Yes. He knows my face. He knows my voice on the phone. He knows my doctors. He knows the brands of generic drugs that I prefer for each medication. He knows my dog and the meds that he takes and he knows the brands of generic drugs that my dog dislakes the least as far as taste. He also knows my family. He is willing to order anything and also to compound; cough syrup with hydrocodone was pretty much taken off the market, but he made it for a dear friend who had a very bad cough.

Sure he is only there M-F 8-5, but Walgreens and CVS are always there for an after-hours emergency.

Originally Posted by tom911 View Post
Honestly, I don't know. It could be to prevent someone that finds my medical ID card from going in and making an appointment under my name just because they have the card to try and get a prescription for a controlled substance. Presenting ID to match up against my HMO ID card would stop that.
That it would.
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Old Dec 17, 10, 3:01 pm
  #1099  
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Does that clinic issue medical ID cards that are required to be presented for an appointment, or to pick up a prescription? Mine, for instance, contains my file number, name and birth year.
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Old Dec 17, 10, 3:04 pm
  #1100  
 
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Originally Posted by pmocek View Post
Do you know your pharmacist? Last time I had a prescription filled, it was by a pharmacist who'd known me since I was a child.

...

When people speak of "requirements" that we present documentation of our identity, I usually remind them that we are not required to have such documentation in the United States and ask them to consider what happens to people who do not have it.
I never recall showing photo ID to obtain healthcare services or pick up a (non controlled substances) script. But much to my ongoing outrage we are *required* to show photo ID to get sudafed, the safest and most effective decongestant, due to federal law (and formerly some state laws). Even pharmacists who know me from previous/repeated visits insist on seeing the ID, presumably because their jobs are threatened if they don't check it.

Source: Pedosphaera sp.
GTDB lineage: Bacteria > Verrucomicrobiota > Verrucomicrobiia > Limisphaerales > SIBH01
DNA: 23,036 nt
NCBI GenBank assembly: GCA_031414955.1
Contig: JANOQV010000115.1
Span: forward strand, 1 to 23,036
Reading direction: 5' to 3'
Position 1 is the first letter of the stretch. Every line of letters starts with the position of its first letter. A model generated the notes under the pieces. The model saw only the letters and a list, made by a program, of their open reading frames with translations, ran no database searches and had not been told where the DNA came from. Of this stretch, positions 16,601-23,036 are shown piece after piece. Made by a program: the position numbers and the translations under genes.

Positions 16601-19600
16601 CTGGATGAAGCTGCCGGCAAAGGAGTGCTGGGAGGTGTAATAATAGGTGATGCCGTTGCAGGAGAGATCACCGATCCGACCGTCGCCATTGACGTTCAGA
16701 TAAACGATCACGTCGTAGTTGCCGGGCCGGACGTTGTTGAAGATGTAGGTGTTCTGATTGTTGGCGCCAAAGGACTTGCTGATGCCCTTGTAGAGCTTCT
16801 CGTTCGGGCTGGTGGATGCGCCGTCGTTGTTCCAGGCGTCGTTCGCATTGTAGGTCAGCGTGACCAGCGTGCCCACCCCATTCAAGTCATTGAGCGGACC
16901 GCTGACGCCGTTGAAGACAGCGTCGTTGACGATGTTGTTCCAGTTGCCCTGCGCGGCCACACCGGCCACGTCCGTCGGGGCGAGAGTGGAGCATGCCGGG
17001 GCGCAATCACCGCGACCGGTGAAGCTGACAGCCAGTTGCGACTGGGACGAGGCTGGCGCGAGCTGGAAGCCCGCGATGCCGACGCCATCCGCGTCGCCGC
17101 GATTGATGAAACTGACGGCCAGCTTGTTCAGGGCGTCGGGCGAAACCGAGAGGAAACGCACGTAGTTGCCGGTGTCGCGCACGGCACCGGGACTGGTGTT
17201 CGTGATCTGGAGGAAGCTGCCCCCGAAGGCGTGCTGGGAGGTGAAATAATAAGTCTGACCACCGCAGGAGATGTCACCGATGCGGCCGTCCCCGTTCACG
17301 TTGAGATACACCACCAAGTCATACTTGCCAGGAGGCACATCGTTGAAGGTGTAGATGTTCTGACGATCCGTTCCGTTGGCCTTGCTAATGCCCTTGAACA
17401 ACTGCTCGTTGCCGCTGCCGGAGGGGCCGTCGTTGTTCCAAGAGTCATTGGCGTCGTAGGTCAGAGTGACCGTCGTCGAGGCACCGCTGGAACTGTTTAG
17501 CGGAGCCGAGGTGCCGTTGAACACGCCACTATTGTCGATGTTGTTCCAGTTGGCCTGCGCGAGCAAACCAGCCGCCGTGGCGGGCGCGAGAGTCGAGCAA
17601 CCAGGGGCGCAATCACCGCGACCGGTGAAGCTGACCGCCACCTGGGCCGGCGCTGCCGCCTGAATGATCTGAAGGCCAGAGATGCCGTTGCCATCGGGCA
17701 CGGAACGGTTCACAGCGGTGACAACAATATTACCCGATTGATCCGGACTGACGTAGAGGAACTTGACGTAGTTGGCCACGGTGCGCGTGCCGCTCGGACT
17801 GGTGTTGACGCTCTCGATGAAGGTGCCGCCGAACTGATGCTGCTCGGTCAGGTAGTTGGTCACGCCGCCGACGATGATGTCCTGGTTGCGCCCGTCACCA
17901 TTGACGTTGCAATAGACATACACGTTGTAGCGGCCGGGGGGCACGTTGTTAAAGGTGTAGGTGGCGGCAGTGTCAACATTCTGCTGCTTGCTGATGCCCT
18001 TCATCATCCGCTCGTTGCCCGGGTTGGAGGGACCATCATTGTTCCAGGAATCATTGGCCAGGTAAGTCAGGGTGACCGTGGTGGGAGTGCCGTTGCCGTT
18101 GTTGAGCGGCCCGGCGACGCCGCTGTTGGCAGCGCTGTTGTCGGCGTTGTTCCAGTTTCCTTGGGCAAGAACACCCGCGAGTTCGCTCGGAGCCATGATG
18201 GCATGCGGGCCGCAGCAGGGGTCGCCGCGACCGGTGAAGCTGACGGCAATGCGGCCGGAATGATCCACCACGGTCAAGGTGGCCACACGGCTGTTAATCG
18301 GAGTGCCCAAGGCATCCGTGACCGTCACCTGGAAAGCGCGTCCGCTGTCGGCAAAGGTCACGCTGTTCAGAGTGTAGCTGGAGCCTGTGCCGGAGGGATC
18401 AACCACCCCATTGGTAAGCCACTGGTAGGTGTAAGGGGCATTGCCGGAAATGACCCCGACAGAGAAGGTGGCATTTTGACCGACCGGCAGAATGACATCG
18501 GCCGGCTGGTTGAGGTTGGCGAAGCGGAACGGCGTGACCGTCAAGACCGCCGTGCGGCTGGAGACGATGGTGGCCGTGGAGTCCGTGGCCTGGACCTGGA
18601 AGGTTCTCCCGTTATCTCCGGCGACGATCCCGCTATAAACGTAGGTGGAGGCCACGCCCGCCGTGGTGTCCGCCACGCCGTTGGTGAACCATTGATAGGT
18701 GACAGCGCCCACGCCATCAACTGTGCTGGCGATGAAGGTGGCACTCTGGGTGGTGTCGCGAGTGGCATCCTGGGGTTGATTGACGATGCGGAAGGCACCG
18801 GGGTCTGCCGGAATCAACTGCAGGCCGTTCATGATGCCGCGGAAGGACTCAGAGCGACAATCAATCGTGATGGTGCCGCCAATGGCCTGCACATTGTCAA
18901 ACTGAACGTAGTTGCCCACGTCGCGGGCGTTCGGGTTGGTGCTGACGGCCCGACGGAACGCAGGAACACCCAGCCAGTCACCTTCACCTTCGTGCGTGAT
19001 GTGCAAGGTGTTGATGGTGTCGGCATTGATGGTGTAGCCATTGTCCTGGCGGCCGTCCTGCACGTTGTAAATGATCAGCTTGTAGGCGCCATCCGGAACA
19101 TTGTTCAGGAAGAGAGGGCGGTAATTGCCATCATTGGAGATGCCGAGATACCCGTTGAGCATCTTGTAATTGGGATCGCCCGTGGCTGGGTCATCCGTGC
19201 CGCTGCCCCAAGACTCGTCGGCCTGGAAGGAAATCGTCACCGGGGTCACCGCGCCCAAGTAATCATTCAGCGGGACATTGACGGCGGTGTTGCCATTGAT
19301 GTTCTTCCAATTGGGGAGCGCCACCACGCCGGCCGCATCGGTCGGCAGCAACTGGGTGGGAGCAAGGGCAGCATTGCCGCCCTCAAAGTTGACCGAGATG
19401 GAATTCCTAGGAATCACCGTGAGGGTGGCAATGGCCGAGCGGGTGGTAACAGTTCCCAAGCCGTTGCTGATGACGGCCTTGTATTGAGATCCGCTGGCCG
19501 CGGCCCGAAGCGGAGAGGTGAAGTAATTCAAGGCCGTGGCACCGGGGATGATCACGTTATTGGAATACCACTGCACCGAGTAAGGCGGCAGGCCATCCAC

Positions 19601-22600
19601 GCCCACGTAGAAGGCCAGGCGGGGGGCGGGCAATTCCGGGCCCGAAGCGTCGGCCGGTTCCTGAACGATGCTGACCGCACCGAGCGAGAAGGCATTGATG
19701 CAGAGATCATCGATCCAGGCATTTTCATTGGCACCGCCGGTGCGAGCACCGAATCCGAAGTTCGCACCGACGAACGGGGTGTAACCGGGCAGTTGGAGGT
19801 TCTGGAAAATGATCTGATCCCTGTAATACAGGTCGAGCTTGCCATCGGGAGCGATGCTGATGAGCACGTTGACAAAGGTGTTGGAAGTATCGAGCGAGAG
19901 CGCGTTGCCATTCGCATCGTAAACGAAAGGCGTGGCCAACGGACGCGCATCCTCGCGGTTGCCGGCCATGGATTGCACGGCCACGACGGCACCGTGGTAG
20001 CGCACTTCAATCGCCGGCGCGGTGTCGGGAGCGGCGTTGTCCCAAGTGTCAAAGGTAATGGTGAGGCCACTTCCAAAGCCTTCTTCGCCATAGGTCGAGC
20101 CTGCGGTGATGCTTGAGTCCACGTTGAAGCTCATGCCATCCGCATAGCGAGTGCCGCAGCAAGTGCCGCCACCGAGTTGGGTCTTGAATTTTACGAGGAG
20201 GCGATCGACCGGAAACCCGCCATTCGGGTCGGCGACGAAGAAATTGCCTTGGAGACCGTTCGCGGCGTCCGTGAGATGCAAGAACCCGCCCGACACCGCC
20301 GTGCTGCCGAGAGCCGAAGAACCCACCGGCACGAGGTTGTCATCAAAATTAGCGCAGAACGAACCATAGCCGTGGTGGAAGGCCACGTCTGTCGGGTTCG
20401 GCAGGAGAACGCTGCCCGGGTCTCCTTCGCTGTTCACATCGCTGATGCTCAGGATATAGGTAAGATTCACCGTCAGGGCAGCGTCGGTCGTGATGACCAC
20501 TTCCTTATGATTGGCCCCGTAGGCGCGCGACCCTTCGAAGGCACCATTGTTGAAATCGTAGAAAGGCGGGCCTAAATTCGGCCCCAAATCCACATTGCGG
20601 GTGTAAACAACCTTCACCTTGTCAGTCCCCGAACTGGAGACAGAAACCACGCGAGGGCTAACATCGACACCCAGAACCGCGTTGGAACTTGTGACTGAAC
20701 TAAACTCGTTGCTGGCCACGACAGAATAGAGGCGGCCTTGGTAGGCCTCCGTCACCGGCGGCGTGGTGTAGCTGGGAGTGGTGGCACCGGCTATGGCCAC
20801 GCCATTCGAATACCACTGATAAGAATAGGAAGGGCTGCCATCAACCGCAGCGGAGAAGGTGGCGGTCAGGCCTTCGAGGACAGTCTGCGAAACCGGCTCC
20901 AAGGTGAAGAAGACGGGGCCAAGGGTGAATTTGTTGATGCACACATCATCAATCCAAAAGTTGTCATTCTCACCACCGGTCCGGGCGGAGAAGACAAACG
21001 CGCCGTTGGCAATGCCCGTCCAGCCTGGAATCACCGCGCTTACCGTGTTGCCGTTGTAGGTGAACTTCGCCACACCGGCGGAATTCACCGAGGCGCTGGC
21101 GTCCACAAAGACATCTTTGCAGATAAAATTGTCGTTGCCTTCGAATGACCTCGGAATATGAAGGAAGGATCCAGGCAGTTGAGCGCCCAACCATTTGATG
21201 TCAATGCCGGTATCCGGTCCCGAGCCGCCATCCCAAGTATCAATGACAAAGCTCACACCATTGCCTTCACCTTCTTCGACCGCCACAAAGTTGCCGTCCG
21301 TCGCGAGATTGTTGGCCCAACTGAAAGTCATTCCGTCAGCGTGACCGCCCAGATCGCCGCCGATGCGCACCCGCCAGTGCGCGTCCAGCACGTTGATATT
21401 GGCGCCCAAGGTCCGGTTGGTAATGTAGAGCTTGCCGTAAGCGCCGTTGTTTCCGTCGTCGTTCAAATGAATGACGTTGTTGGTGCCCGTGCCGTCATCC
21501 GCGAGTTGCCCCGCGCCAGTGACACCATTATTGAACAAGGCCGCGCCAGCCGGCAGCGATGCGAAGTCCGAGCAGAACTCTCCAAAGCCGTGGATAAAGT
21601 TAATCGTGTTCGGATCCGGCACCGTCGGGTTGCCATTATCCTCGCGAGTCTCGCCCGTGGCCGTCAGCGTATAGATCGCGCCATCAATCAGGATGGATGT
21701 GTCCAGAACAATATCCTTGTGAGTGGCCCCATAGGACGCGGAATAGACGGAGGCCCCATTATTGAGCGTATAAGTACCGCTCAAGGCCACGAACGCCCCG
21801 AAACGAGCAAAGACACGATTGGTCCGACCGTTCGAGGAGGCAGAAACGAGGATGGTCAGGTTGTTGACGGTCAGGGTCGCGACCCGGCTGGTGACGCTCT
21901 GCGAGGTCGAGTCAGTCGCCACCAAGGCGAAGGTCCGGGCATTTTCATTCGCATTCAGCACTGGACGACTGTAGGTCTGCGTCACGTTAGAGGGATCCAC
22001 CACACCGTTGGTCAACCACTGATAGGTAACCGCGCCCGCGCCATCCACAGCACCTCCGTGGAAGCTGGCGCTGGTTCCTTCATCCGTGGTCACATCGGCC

I have no idea what happens to someone who truly does not have ID. I would love to see it litigated, as I believe that pharmacists logging our medications, and automatically and without individualized suspicion turning those logs over to police for aggregation into their database in some states, is as serious a threat to freedom as TSA's ID checks.
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Old Dec 17, 10, 3:05 pm
  #1101  
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Originally Posted by Ari View Post
If my insurance carrier had such a requirement, I might decide to do it or choose a different carrier or plan. If I lived in NY, I might not have a choice.
What makes New York different?
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Old Dec 17, 10, 3:06 pm
  #1102  
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Originally Posted by studentff View Post
I have no idea what happens to someone who truly does not have ID. I would love to see it litigated, as I believe that pharmacists logging our medications, and automatically turning those logs over to police for aggregation into their database in some states, is as serious a threat to freedom as TSA's ID checks.
It was ruled constitutional in New York when they started it for CII drugs, I believe. I assume it was the CA2, but it might have just been the NY state highest court-- don't remember.
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Old Dec 17, 10, 3:11 pm
  #1103  
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Originally Posted by tom911 View Post
What makes New York different?
Poorly structured sentence-- I thought NY law requires ID for all controlled substance transactions, but I just looked it up and I am wrong. It is only required if the pharmacist is not familiar with the patient which (would be almost always at any large chain pharmacy).